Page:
(Note: Strong language in paragraph 10) By Alexandra Ulmer and Anna Tong (Reuters) – “I actually like Ron DeSantis a lot,” Hillary Clinton reveals in a surprise online endorsement video. “He’s just the kind of guy this country needs, and I really mean that.” Joe Biden finally lets the mask slip, unleashing a cruel rant […]
Deepfaking it: America’s 2024 election collides with AI boom
(Note: Strong language in paragraph 10)
By Alexandra Ulmer and Anna Tong
(Reuters) – “I actually like Ron DeSantis a lot,” Hillary Clinton reveals in a surprise online endorsement video. “He’s just the kind of guy this country needs, and I really mean that.”
Joe Biden finally lets the mask slip, unleashing a cruel rant at a transgender person. “You will never be a real woman,” the president snarls.
Welcome to America’s 2024 presidential race, where reality is up for grabs.
The Clinton and Biden deepfakes – realistic yet fabricated videos created by AI algorithms trained on copious online footage – are among thousands surfacing on social media, blurring fact and fiction in the polarized world of U.S. politics.
While such synthetic media has been around for several years, it’s been turbocharged over the past year by of a slew of new “generative AI” tools such as Midjourney that make it cheap and easy to create convincing deepfakes, according to Reuters interviews with about two dozen specialists in fields including AI, online misinformation and political activism.
“It’s going to be very difficult for voters to distinguish the real from the fake. And you could just imagine how either Trump supporters or Biden supporters could use this technology to make the opponent look bad,” said Darrell West, senior fellow at the Brookings Institution’s Center for Technology Innovation.
“There could be things that drop right before the election that nobody has a chance to take down.”
Tools that can generate deepfakes are being released with few or imperfect guardrails to prevent harmful misinformation as the tech sector engages in an AI arms race, said Aza Raskin, co-founder of the Center for Human Technology, a nonprofit that studies technology’s impact on society.
Former President Donald Trump, who will vie with DeSantis and others for the Republican nomination to face Biden, himself shared a doctored video of CNN anchor Anderson Cooper earlier this month on his social media platform Truth Social.
“That was President Donald J. Trump ripping us a new asshole here on CNN’s live presidential townhall,” Cooper says in the footage, although the words don’t match his lip movement.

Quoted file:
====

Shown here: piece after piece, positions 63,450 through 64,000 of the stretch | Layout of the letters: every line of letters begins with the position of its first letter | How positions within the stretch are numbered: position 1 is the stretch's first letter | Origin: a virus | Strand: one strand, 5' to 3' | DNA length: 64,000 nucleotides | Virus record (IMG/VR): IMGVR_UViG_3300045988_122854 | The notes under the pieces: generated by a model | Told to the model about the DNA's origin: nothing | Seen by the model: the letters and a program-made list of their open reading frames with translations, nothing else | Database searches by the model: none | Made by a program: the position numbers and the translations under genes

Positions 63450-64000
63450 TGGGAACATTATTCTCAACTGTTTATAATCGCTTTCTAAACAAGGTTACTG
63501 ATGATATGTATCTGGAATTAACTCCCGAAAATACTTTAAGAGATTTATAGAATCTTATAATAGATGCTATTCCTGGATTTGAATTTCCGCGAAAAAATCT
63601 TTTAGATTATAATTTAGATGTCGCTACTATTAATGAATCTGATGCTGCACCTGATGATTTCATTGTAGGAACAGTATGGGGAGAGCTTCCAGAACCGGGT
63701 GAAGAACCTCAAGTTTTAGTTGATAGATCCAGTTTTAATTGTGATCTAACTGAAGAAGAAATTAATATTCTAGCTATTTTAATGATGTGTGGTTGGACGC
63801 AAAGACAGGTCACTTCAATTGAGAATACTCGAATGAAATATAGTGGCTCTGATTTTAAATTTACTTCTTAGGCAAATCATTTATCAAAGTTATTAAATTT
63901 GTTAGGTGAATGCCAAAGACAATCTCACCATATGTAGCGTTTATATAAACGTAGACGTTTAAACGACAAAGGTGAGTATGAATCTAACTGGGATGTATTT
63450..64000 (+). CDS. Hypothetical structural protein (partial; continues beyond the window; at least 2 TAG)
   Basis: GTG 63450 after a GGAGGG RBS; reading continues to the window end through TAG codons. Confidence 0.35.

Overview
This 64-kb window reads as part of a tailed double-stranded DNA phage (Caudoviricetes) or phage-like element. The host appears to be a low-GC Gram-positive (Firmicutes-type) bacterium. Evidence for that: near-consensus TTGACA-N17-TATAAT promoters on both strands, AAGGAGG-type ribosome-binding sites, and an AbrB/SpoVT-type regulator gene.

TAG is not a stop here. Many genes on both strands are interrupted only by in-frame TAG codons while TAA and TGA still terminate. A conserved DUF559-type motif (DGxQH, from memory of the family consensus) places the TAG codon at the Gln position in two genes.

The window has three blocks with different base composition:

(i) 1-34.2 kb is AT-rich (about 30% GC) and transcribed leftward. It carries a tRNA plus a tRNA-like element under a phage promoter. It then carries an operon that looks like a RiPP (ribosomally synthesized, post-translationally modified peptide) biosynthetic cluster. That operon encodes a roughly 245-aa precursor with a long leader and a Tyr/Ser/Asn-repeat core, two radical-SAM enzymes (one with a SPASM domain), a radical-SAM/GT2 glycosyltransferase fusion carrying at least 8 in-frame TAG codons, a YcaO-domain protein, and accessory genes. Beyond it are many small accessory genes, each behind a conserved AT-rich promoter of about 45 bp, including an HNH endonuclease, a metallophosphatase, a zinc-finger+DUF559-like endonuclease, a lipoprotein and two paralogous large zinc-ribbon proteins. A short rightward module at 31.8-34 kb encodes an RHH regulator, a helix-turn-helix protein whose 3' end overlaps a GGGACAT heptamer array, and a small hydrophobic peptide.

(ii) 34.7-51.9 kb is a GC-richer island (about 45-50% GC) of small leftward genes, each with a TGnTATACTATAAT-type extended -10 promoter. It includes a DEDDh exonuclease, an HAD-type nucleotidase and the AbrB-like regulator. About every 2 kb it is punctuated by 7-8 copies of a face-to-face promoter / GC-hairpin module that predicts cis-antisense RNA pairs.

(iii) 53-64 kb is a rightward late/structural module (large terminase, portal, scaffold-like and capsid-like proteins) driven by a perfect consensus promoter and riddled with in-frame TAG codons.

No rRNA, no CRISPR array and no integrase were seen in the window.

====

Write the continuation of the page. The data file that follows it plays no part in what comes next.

CNN said the video was a deepfake. A representative for Trump didn’t respond to a request for comment on the clip, which was still on his son Donald Jr’s Twitter page this week.
While major social media platforms like Facebook, Twitter, and YouTube have made efforts to prohibit and remove deepfakes, their effectiveness at policing such content varies.
DEEPFAKE PENCE, NOT TRUMP
There have been three times as many video deepfakes of all kinds and eight times as many voice deepfakes posted online this year compared to the same time period in 2022, according to DeepMedia, a company working on tools to detect synthetic media.
In total, about 500,000 video and voice deepfakes will be shared on social media sites globally in 2023, DeepMedia estimates. Cloning a voice used to cost $10,000 in server and AI-training costs up until late last year, but now startups offer it for a few dollars, it says.
No one is certain where the generative AI road leads or how to effectively guard against its power for mass misinformation, according to the people interviewed.
Industry leader OpenAI, which has changed the game in recent months with its release of ChatGPT and the updated model GPT-4, is itself grappling with the issue. CEO Sam Altman told Congress this month that election integrity was a “significant area of concern” and urged rapid regulation of the sector.
The guardrails have gaps, though.
For example, OpenAI says it prohibits its image generator DALL-E from creating public figures – and indeed, when Reuters tried to create images of Trump and Biden, the request was blocked and a message appeared saying it “may not follow our content policy.”